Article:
I listen to this Scripture reading again, imagining myself approaching the manger that holds the infant Jesus. What words do I find on my lips and in my heart?

Lord Jesus, I worship You. I cannot imagine what words would have been on my heart, had I been present at Your manger. I thank You for the fact that You emptied Yourself in order to identify with us. I cannot begin to imagine what pain this was for You, how alienated You must have felt. I pray for the ability to empty myself, this year, today, this moment. Help me to consider others more significant than me. Help me to ditch the arrogance of my culture and begin to live for You and for the benefit of others. Help me to empty myself. Help me to align my life with Yours.

Glory be to God the Father, God the Son, and God the Holy Spirit. As it was in the beginning, so it is now and so it shall ever be, world without end. Alleluia. Amen.

(From Pray As You Go)

Today, I consider a reflection question from Spiritual Classics. To view the reading click back to yesterday’s edition. It was an excerpt on Godly meditation, by Thomas More. The question today is, “How can I be more single-hearted in my attachment to God?” This is an excellent question for meditation, and hearkens me back to my life verse, which is Psalm 86:11.

Teach me your way, O LORD, that I may walk in your truth; unite my heart to fear your name.
(Psalms 86:11 ESV)

As I consider that verse and the question, I look back at More’s meditation. The beginning of it says:

"Give me thy grace, good Lord, 
To set the world at nought, 
To set my mind fast upon thee.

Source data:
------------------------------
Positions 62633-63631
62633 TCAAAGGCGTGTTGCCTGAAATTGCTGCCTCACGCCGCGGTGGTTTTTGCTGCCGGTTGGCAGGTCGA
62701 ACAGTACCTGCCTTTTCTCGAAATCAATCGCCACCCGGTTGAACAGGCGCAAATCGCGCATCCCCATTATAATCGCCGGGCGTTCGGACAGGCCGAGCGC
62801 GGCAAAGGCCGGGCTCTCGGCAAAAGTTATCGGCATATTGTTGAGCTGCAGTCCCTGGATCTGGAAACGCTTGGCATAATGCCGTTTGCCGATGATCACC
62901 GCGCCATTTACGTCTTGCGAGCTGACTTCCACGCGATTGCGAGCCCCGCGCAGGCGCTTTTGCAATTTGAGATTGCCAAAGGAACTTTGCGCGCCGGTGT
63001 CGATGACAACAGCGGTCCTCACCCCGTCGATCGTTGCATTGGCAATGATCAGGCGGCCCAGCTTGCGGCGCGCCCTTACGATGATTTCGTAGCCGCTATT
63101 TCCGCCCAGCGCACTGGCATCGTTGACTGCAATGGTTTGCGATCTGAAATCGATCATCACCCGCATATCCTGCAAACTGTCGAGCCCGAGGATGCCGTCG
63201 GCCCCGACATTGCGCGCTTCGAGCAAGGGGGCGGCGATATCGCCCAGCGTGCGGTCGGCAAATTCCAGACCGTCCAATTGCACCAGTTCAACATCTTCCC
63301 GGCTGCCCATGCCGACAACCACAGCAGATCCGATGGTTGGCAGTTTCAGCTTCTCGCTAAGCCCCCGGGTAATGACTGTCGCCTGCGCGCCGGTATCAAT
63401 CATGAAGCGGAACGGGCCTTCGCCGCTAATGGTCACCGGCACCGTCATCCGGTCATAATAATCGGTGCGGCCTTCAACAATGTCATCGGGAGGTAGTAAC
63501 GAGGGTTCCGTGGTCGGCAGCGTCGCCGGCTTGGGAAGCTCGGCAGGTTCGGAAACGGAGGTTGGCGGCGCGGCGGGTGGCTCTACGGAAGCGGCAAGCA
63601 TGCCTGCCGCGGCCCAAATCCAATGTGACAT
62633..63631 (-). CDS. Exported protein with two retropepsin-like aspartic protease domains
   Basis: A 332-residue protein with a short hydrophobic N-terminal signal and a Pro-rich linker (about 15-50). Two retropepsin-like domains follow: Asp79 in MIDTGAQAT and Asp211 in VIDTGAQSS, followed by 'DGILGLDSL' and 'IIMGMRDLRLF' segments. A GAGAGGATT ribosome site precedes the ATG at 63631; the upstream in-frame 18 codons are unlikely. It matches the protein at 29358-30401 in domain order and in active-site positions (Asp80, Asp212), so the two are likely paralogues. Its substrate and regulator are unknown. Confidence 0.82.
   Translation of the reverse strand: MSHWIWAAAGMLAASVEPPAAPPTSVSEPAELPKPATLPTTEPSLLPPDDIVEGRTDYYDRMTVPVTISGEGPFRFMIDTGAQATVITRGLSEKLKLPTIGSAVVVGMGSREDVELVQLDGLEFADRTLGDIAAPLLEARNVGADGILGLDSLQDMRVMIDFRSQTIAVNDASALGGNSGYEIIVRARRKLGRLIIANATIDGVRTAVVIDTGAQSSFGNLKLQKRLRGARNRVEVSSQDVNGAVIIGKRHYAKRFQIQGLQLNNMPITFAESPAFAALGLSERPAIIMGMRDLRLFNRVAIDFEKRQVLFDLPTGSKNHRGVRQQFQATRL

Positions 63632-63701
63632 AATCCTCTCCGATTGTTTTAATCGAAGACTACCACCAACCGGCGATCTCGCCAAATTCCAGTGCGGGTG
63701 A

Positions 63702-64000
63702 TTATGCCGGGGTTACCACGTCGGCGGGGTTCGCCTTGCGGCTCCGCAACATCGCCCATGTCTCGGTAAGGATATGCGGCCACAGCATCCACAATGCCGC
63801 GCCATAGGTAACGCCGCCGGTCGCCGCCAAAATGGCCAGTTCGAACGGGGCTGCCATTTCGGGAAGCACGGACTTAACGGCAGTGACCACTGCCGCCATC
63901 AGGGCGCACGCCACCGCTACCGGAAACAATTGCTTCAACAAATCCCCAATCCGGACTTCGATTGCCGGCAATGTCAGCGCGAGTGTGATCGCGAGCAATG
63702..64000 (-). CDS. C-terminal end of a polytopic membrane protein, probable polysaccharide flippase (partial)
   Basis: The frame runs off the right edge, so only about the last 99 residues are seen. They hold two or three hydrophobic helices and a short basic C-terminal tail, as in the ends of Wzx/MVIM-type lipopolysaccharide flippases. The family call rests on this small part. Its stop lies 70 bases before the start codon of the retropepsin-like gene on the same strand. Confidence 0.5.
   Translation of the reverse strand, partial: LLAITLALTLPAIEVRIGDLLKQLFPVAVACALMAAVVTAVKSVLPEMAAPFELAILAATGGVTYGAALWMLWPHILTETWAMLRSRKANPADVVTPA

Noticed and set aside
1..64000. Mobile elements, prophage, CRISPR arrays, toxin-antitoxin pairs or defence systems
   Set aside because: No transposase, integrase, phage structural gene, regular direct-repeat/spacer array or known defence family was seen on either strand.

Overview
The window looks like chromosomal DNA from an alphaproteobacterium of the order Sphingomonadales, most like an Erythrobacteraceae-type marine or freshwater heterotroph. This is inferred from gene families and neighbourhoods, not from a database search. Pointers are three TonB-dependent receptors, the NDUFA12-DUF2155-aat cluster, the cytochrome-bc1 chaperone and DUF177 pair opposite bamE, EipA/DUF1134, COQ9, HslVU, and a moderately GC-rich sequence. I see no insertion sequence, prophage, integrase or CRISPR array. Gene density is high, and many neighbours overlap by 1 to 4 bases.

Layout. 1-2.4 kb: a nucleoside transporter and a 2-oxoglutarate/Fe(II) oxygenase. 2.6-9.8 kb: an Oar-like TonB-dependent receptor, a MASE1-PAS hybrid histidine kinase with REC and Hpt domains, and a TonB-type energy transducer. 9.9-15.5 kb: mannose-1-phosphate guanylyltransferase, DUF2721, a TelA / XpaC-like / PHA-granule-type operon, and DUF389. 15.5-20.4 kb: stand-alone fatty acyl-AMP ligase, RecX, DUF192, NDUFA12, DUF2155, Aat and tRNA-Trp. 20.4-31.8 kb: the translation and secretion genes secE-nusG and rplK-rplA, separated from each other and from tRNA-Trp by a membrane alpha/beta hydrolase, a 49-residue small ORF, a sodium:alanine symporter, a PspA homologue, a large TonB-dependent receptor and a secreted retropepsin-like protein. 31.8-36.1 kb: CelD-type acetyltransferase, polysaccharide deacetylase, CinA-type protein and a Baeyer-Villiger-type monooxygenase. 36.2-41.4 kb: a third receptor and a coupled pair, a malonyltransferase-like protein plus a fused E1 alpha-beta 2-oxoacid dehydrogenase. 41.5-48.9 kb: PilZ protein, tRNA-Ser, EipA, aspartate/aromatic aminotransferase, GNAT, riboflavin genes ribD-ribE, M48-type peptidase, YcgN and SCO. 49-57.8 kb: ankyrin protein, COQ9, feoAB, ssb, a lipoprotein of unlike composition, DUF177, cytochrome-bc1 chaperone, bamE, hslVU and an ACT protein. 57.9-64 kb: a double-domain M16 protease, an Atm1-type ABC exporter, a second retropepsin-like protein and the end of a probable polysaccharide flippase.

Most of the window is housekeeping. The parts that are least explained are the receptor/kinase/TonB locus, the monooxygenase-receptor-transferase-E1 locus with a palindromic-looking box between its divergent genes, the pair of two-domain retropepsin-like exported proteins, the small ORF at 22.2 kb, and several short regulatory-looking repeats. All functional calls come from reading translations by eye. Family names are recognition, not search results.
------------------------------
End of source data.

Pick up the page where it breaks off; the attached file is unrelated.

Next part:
And not to hang upon the blast of men's mouths."

This is one way I can be more single-hearted. As I pray for my divided heart to be united, I can strive to “set the world at nought,” and to set my mind fast upon Him. I love the phrase that More uses, “the blast of men’s mouths.” That is truly what it is. Nothing but a blast of hot air, coming from most humans, especially those in any kind of authority or leadership position.

It helps, as well, to look back up there at that passage from Philippians. I cannot have the same mind that is in Christ Jesus if I am hanging on “the blast of men’s mouths.” In order to be single-hearted toward God, I must shut them out, completely. Even if I agree with them! Do you see that? The last thing I need, in the midst of this struggle, is to have my human opinions validated! My opinions need to be squashed! Only the truth of God matters. Unfortunately, this “truth” is not always as clear as some folks would make you believe. This is the reason for meditation and contemplation.

Father, I pray Psalm 86:11 again. Teach me Your way, that I may walk in Your truth, and only Your truth. Unite my divided, selfishly conceited heart, to fear Your name! Show me the way of love and peace, the way of Christ. Teach me to walk in His steps and in His words, that I might live this life in love, love for You and love for my neighbor, considering them to be more significant than myself. Help me to not hang upon the blasts of men’s mouths.

As I move on into the reading from Symphony of Salvation, by Eugene H. Peterson, today’s reading focuses on what is probably the least popular book of the Bible, Leviticus. Tell me I’m wrong. If you are person who loves Leviticus, more power to you.

The opening paragraph of the reading says, “One of the stubbornly enduring habits of the human race is to insist on domesticating God. We are determined to tame him. We figure out ways to harness God to our projects. We try to reduce God to a size that conveniently fits our plans and ambitions and tastes.”

Oh, yes! Isn’t this the truth??

But “God cannot be fit into our plans; we must fit into his.” He is not a tool; He is not an appliance; He is not a blank check or credit card, regardless of what some TV evangelists might try to tell you.

"Do what I tell you; live what I tell you.
 I am GOD. 
"Don't desecrate my holy name. 
I insist on being treated with holy reverence 
among the People of Israel.
 I am GOD who makes you holy 
and brought you out of Egypt to be your God. 
I am GOD." 
(Leviticus 22:31-33 MSG)